James and Patricia Poitras Professor in Neuroscience
Massachusetts Institute of Technology
Feng Zhang obtained his A.B. degree in Chemistry and Physics from Harvard University and his Ph.D. degree from the Department of Bioengineering at Stanford University, where he worked in the lab of Karl Deisseroth on the development of optogenetics. In 2011, Zhang began his own lab at the Massachusetts Institute of Technology (MIT), pioneering the use of CRISPR-Cas systems as genome editing tools. He and his team successfully adapted the RNA-guided nuclease Cas9 for mammalian genome editing. Following this initial demonstration, the Zhang lab has continued to expand and refine Cas-based approaches, helping to create a robust genome engineering toolbox that is accelerating research around the world. He is currently a Core Member of the Broad Institute of MIT and Harvard, an Investigator of the McGovern Institute for Brain Research at MIT, and an Associate Professor in the Departments of Brain and Cognitive Sciences and Biological Engineering at MIT.
"Harnessing CRISPR-Cas Systems for Diverse Biological Applications"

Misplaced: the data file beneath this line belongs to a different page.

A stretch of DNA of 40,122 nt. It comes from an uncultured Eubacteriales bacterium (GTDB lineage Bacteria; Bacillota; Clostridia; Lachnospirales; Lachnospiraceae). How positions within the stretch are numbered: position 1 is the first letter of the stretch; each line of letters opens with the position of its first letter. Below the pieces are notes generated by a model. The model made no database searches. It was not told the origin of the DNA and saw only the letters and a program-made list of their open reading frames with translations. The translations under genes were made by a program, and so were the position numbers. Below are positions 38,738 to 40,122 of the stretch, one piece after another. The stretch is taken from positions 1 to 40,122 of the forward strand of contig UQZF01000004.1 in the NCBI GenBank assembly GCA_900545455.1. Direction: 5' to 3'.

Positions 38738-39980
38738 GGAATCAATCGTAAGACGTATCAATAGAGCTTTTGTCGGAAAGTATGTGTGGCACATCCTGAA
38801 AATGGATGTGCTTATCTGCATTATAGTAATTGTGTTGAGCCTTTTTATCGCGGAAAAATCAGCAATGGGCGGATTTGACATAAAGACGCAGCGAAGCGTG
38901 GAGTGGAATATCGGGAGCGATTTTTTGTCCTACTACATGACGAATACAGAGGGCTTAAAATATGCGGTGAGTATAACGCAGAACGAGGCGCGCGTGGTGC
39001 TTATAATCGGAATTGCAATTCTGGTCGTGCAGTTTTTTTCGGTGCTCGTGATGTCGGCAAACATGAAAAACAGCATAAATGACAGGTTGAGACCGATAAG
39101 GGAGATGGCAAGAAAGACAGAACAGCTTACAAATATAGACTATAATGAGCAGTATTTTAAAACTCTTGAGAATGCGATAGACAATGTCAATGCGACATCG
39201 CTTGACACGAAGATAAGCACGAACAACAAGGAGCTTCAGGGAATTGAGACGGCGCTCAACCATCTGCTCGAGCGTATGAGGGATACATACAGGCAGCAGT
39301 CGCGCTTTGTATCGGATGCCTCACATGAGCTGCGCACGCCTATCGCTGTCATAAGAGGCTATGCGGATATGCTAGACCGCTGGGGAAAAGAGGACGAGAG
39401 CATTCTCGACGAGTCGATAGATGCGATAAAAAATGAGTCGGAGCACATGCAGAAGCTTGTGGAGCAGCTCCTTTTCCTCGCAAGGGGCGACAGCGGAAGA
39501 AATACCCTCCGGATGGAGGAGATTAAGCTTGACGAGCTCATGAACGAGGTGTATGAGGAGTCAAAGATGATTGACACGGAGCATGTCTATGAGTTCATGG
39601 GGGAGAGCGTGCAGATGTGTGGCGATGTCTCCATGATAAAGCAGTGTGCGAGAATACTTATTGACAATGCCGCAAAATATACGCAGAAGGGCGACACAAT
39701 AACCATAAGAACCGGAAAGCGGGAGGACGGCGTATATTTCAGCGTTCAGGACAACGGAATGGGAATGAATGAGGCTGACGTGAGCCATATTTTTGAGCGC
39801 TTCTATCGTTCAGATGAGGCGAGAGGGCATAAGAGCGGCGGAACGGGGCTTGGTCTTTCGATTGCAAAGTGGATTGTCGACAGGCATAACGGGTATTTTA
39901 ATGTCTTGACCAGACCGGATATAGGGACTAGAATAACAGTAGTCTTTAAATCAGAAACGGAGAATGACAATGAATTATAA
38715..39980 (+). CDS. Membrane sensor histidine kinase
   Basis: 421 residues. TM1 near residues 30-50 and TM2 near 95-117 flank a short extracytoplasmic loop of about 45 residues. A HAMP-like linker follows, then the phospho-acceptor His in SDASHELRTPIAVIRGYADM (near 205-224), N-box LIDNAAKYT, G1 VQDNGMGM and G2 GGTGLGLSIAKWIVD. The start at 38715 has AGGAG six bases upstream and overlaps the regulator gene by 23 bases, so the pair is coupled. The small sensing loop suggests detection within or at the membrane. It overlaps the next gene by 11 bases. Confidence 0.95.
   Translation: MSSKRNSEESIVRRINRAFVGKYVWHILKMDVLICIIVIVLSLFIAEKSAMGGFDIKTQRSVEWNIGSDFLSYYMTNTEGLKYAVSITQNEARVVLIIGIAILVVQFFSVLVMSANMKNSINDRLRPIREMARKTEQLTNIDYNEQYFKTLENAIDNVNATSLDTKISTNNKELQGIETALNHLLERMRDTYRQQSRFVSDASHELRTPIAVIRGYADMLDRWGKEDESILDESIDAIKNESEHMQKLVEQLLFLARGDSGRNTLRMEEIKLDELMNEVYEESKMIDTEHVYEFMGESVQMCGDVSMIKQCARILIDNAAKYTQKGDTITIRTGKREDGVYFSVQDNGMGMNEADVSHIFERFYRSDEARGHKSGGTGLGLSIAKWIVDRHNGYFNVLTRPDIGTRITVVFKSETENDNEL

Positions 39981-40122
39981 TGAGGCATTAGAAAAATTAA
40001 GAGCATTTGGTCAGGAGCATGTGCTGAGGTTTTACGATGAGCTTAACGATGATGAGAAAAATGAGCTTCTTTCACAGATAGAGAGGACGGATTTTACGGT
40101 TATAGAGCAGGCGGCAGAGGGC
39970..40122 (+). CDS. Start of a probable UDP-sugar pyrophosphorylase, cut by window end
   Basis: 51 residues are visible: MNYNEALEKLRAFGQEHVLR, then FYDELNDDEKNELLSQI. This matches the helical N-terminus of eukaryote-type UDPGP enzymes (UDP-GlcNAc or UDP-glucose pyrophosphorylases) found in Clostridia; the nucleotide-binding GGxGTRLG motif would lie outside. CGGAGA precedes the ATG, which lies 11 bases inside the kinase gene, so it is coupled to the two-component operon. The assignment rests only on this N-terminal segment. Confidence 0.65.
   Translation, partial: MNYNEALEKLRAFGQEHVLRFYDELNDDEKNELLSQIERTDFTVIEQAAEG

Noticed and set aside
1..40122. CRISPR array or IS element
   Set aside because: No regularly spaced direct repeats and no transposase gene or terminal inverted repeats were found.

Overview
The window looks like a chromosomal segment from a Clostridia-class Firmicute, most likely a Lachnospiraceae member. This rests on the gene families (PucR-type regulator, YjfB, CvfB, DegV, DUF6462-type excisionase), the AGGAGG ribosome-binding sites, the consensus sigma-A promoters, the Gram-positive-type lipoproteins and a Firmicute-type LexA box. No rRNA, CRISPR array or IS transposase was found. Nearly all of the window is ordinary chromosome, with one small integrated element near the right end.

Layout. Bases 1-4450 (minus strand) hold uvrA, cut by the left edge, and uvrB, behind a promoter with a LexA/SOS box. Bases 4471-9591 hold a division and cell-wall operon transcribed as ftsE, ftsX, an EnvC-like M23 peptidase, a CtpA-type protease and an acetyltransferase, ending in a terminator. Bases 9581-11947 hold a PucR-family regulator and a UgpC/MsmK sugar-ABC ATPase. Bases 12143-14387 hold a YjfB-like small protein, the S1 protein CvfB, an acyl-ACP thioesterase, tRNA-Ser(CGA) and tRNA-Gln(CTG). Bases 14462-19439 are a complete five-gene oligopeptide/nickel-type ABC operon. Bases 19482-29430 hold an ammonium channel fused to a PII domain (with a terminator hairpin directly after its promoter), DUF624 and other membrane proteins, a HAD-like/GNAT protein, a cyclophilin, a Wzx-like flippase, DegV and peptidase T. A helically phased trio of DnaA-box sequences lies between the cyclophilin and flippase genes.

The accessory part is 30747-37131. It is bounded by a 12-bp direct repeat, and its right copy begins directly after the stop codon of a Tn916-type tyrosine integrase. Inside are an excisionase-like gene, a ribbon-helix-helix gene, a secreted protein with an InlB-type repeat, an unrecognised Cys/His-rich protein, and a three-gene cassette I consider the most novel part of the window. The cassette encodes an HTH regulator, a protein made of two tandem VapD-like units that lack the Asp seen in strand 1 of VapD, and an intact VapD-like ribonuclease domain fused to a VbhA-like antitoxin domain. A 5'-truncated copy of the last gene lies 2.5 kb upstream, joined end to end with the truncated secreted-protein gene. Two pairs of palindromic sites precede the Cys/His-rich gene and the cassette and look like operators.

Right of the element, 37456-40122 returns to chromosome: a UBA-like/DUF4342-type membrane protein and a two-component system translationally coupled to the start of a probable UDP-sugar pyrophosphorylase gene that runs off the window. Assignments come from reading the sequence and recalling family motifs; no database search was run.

The microbial CRISPR-Cas adaptive immune systems provide archaea and bacteria with a programmable defense against invading nucleic acids. Several years ago, we and others reported that the effector module from CRISPR-Cas9 could be harnessed for genome editing. Given the natural role of CRISPR-Cas systems, it is unsurprising that they exhibit significant diversity, and we have recently taken a bioinformatics approach to identify and characterize novel CRISPR-Cas systems with potentially useful characteristics for genome editing. Through these efforts, we discovered a novel class of CRISPR-Cas systems that use RNA-guided RNases, such as C2c2. We recently reported that C2c2 can be reprogrammed using a single RNA guide to cleave target mRNAs in vivo and that a dead variant of C2c2, created through mutation of the RNase domain, retains target specificity and binding activity. We are continuing to explore the microbial diversity of CRISPR-Cas systems and develop these new enzymes into platforms for transcriptome modulation and tracking. These new tools, in combination with Cas9-based tools, provide an unprecedented level of control over cellular processes and open new opportunities for biological engineering.